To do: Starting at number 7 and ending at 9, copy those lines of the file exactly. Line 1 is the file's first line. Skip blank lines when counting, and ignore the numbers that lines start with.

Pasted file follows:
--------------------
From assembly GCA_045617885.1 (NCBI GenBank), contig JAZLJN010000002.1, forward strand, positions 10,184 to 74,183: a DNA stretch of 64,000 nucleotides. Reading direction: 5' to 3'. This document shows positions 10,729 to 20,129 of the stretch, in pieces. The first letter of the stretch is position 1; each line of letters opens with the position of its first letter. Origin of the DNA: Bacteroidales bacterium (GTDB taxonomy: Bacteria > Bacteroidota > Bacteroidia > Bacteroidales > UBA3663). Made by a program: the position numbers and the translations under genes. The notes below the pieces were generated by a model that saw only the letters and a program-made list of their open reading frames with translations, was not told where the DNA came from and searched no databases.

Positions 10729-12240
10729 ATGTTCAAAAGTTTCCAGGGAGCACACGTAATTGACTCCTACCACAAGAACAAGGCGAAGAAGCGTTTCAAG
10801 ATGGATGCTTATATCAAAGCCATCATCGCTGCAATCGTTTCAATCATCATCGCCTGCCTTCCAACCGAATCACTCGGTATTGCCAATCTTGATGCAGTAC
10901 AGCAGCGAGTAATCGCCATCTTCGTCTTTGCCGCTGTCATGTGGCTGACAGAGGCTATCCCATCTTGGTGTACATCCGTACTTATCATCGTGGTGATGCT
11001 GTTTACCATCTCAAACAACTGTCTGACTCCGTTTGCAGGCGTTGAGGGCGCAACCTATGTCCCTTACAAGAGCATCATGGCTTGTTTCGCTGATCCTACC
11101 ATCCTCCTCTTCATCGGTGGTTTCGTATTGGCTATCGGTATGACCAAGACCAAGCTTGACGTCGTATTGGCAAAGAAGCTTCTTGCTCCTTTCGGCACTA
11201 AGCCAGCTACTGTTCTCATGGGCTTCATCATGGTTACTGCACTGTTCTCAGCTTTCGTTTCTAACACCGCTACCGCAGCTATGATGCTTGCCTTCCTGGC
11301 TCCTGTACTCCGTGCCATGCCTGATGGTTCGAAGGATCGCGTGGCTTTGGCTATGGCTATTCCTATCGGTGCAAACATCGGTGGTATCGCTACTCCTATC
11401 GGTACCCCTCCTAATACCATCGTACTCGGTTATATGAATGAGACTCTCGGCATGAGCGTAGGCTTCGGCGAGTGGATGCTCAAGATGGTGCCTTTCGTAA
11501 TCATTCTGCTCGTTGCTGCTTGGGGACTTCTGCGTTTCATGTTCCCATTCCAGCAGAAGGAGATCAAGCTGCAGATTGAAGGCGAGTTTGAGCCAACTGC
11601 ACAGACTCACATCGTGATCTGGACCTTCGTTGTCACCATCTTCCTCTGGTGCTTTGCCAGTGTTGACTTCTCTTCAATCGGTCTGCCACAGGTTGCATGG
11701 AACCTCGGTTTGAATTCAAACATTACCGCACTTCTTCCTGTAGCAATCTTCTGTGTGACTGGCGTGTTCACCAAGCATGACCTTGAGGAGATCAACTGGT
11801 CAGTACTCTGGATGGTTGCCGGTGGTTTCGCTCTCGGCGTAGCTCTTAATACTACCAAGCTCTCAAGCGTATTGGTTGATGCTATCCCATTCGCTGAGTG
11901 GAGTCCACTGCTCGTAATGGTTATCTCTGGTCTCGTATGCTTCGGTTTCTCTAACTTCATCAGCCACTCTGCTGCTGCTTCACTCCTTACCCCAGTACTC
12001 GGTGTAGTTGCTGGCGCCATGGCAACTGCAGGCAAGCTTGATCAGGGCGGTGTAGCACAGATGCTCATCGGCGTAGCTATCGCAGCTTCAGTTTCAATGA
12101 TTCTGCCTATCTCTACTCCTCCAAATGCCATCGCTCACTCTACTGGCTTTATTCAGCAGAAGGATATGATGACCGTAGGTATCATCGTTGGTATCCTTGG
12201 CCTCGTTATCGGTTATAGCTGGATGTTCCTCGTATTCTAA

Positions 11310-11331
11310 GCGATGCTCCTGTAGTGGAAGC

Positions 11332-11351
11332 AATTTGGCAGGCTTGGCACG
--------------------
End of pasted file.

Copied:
11101 ATCCTCCTCTTCATCGGTGGTTTCGTATTGGCTATCGGTATGACCAAGACCAAGCTTGACGTCGTATTGGCAAAGAAGCTTCTTGCTCCTTTCGGCACTA
11201 AGCCAGCTACTGTTCTCATGGGCTTCATCATGGTTACTGCACTGTTCTCAGCTTTCGTTTCTAACACCGCTACCGCAGCTATGATGCTTGCCTTCCTGGC
11301 TCCTGTACTCCGTGCCATGCCTGATGGTTCGAAGGATCGCGTGGCTTTGGCTATGGCTATTCCTATCGGTGCAAACATCGGTGGTATCGCTACTCCTATC